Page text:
French Open 2019: Can Dominic Thiem stop Rafael Nadal?
The one question that was hanging over the men’s section this fortnight at Roland Garros was: can anyone prevent a Novak Djokovic vs Rafael Nadal final?
Dominic Thiem answered with a resounding yes. In a semi-final played over two days that lasted for over four hours, fourth-seeded Thiem outlasted World No. 1 Djokovic 6-2, 3-6, 7-5, 5-7, 7-5. The 25-year-old Austrian put an end to Djokovic’s hopes of a “Djoker Slam 2.0” and ended his major match-winning streak at 26.
Thiem’s reward is a rematch of last year’s final against 11-time French Open champion Rafael Nadal on Sunday (June 9). Nadal is aiming for an unprecedented 12th title on his beloved clay. No other man has captured more than eight trophies at a single major, the closest anyone comes is Roger Federer, who has eight Wimbledon crowns.
While Nadal wrapped up his semi-final win over Federer comfortably in straight sets by Friday afternoon, Thiem will have less than 24 hours to recover from his five-set battle against Djokovic. The rainy, blustery conditions in Paris have wreaked havoc on the scheduling since Wednesday, and as a result, Thiem will be forced to play for four straight days in his quest for a first ever major title.
To reach the final, Thiem has had to navigate one of the toughest draws among the male players — in the first week, he needed four sets to get through his first three rounds. In the Round of 16, he handily beat 14th seed Gael Monfils for a loss of just 10 games and in his quarter-final, Thiem cruised past 10th seed Karen Khachanov 6-2, 6-4, 6-2. Second seed Nadal has barely broken a sweat on his way to a 12th Roland Garros final. He has dropped just one set so far — against 27th seed David Goffin in the third round. Nadal has spent 13 hours and 24 minutes on court so far this fortnight, whereas Thiem needed 15 hours and 25 minutes to reach the final. Nadal will be well rested ahead of the final on Sunday, not that he needs any extra advantage.
The Spaniard is entering the championship match with a 92-2 record at this event. He has perhaps been even more impressive in finals at Roland Garros, winning all 11 he has played. Such is his dominance that he never even been pushed to five sets in those 11 finals.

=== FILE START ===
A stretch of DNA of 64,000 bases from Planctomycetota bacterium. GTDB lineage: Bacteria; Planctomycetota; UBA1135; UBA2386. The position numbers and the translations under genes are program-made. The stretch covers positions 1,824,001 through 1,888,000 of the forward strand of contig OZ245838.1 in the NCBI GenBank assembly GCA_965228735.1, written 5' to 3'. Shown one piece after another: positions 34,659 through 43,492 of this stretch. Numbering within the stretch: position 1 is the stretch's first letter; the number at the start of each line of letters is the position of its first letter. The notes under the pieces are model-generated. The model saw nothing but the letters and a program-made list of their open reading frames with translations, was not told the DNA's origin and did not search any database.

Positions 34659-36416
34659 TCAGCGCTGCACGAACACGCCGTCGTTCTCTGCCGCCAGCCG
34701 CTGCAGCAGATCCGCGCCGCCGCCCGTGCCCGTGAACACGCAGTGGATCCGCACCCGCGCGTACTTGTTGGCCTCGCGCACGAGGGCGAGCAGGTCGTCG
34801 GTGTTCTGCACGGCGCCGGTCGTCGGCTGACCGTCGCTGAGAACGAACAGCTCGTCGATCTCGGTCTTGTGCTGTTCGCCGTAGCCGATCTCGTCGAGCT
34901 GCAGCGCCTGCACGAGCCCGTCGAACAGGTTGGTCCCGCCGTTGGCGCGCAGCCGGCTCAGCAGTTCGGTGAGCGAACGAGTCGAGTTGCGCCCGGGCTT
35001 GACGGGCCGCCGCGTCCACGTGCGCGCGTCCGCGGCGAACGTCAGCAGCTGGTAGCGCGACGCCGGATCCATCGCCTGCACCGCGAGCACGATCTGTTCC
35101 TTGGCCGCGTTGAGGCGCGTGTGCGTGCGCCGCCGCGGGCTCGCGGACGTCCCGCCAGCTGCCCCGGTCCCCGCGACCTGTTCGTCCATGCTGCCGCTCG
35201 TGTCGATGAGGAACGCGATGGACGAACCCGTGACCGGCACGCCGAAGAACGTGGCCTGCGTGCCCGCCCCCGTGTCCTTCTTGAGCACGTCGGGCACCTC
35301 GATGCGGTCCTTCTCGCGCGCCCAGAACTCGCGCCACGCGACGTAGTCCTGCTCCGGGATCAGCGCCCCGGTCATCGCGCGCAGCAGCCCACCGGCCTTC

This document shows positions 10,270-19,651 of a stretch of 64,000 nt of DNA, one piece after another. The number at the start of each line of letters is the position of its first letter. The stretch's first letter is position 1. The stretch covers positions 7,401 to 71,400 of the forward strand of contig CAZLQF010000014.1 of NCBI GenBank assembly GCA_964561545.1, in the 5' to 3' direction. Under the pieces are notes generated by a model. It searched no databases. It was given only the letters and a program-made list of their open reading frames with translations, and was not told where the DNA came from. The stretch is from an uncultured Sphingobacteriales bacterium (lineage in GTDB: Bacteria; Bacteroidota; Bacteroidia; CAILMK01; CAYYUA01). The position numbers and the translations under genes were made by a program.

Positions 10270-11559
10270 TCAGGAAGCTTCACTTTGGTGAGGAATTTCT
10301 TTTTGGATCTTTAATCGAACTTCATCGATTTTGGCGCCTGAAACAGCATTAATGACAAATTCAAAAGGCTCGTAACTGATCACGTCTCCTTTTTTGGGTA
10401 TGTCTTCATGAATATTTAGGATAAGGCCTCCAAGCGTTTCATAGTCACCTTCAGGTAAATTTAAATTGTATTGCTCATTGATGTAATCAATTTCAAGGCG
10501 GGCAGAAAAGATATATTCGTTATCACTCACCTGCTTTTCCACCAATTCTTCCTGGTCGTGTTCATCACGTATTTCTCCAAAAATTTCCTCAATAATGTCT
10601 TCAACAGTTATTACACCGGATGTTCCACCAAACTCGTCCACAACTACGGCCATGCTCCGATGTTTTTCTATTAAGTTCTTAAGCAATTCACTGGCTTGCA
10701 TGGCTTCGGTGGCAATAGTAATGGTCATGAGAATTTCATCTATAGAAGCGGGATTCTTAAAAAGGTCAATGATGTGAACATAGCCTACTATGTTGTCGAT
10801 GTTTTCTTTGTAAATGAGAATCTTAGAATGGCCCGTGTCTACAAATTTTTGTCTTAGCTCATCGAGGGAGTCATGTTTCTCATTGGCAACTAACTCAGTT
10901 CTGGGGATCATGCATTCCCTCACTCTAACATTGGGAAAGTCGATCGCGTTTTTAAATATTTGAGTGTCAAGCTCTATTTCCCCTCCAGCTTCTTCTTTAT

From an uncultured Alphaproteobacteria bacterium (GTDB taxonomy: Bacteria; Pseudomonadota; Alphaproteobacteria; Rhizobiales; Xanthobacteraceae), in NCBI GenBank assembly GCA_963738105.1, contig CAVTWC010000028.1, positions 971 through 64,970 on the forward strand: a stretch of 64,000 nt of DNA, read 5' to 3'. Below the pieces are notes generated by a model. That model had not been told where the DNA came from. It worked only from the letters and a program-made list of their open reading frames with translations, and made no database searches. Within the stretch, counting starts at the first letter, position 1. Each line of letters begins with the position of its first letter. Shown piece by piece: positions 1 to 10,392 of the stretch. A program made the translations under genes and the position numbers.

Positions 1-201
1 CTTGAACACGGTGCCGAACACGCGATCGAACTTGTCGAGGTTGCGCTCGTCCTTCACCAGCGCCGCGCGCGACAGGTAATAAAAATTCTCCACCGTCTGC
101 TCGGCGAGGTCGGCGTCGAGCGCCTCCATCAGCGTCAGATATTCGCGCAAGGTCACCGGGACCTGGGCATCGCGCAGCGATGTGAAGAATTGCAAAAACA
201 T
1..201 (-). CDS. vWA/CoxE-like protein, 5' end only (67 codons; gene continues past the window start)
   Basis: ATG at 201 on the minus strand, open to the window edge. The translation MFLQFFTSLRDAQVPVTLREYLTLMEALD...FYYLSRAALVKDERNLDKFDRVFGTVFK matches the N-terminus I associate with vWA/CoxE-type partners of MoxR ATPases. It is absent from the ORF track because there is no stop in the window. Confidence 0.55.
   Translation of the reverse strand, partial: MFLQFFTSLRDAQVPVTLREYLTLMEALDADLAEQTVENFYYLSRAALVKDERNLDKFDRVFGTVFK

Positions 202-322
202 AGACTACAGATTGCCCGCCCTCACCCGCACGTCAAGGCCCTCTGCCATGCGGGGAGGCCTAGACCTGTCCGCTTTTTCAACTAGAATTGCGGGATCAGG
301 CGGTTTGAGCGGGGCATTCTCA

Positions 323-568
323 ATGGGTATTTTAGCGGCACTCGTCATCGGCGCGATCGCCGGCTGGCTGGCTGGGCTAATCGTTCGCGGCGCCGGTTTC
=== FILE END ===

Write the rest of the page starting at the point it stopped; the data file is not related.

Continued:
Thiem has already been on the receiving end of a Roland Garros finals loss to Nadal. In 2018, he lost 6-4, 6-3, 6-2. Nadal leads the overall head-to-head against Thiem 8-4 and all four of Thiem’s wins have come on clay. Their most recent match was won by Thiem 6-4, 6-4 when he defeated Nadal in the Barcelona Open semi-final. But when it comes to a best-of-five-sets match, the Austrian has never been able to conquer Nadal. Their last meeting at a Grand Slam was at the US Open in 2018 and Thiem pushed Nadal to the brink of defeat before the Mallorcan survived an epic battle 0-6, 6-4, 7-5, 6-7(4), 7-6(5) in four hours and 49 minutes.
Nadal and Thiem’s rivalry started in 2014 when the two clashed in the fourth round of Roland Garros. Since that match, the two have faced off twice more in Paris and all three matches have resulted in straight-set victories for Nadal. The Austrian is a much different player compared to even a year ago, but so is Nadal. Both men have consistently raised their levels during the clay-court season.
In 2019, Thiem added former player Nicolas Massu to his coaching staff and there have been noticeable improvements in his game. He won the biggest title of his career in March his year at the ATP Masters 1000 event in Indian Wells. Thiem has added a lethal backhand slice to his armour and he constantly troubled Djokovic with it in their semi-final.
Nadal, at the age of 33, is also still constantly working on his game. His crosscourt backhand has more bite than before and he has made up for a relatively mediocre clay-court season (only one title in four events) by making small adjustments to get better with every round at the French Open.
A win on Sunday will ensure an 18th Grand Slam title for Nadal, putting him just two behind Federer’s tally of 20. If Thiem claims his first major, he will end a streak of nine consecutive Grand Slam titles won by Djokovic (3), Federer (3) and Nadal (3). Thiem has rightfully earned the moniker of the “Prince of Clay” but can he go a step further and achieve the toughest task in sport — defeat the King of Clay in a Roland Garros final? He will need to throw the kitchen sink and then some on Sunday to even come close.